Food Prices Soar
Supermarket aisle with empty green shopping cart

(Washington D.C.) Feeding one’s family in the United States has become a costly affair.

The Bureau of Labor and Statistics reports that in the 12-month period ending in November, the average price for groceries in the U.S. has risen by 6.4 percent.

The figure marks the country’s biggest spike in grocery prices since 2008.

That’s not to say going out to eat is any less expensive.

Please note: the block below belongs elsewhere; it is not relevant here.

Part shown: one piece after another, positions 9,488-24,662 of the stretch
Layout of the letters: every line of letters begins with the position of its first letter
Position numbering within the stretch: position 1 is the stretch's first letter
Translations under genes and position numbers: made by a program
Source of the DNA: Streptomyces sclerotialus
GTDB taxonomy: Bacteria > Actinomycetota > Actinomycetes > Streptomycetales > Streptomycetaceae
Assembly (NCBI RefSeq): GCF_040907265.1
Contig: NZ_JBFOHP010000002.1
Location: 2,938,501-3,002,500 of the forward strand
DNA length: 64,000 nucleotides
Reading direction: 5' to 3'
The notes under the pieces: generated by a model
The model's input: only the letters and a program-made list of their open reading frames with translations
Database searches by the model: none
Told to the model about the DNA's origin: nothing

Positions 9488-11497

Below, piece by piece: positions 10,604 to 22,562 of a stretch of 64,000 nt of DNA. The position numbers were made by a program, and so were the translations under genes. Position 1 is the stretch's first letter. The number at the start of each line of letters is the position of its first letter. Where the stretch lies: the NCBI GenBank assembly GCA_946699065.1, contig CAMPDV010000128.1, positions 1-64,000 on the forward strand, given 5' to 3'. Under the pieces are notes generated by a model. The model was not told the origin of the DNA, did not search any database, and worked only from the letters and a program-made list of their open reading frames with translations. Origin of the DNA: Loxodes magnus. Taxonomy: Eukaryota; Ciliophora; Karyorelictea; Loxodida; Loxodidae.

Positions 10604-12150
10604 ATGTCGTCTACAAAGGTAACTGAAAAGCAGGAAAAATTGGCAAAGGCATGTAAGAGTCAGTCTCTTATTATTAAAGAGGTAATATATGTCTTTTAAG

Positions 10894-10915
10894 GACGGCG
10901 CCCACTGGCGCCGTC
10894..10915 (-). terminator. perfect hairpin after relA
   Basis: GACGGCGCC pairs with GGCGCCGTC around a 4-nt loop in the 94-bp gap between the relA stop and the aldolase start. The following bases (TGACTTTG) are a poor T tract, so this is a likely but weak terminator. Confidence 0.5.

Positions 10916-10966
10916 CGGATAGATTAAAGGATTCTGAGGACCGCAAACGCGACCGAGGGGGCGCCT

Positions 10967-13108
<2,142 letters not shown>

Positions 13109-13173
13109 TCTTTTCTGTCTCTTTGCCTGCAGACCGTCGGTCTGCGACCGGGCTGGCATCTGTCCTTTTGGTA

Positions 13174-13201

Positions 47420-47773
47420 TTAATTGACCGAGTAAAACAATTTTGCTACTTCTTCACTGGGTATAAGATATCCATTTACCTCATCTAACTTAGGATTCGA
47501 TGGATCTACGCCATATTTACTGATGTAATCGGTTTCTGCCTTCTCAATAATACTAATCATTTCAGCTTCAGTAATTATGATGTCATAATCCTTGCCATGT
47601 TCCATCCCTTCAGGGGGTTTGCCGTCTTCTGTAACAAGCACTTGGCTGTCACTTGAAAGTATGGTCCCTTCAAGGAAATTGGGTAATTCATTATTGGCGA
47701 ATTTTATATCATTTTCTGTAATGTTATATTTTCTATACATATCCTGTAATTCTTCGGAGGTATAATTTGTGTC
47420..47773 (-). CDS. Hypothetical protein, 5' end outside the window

The agency reveals that restaurant prices have climbed 5.8 percent over the same 12-month period.

Meanwhile, average consumer prices, meaning the cost of just about everything else, has seen a 6.8 percent increase over the past year, marking the highest rate of inflation in 39 years.

That translates to about $4,000 in extra yearly costs for each American family.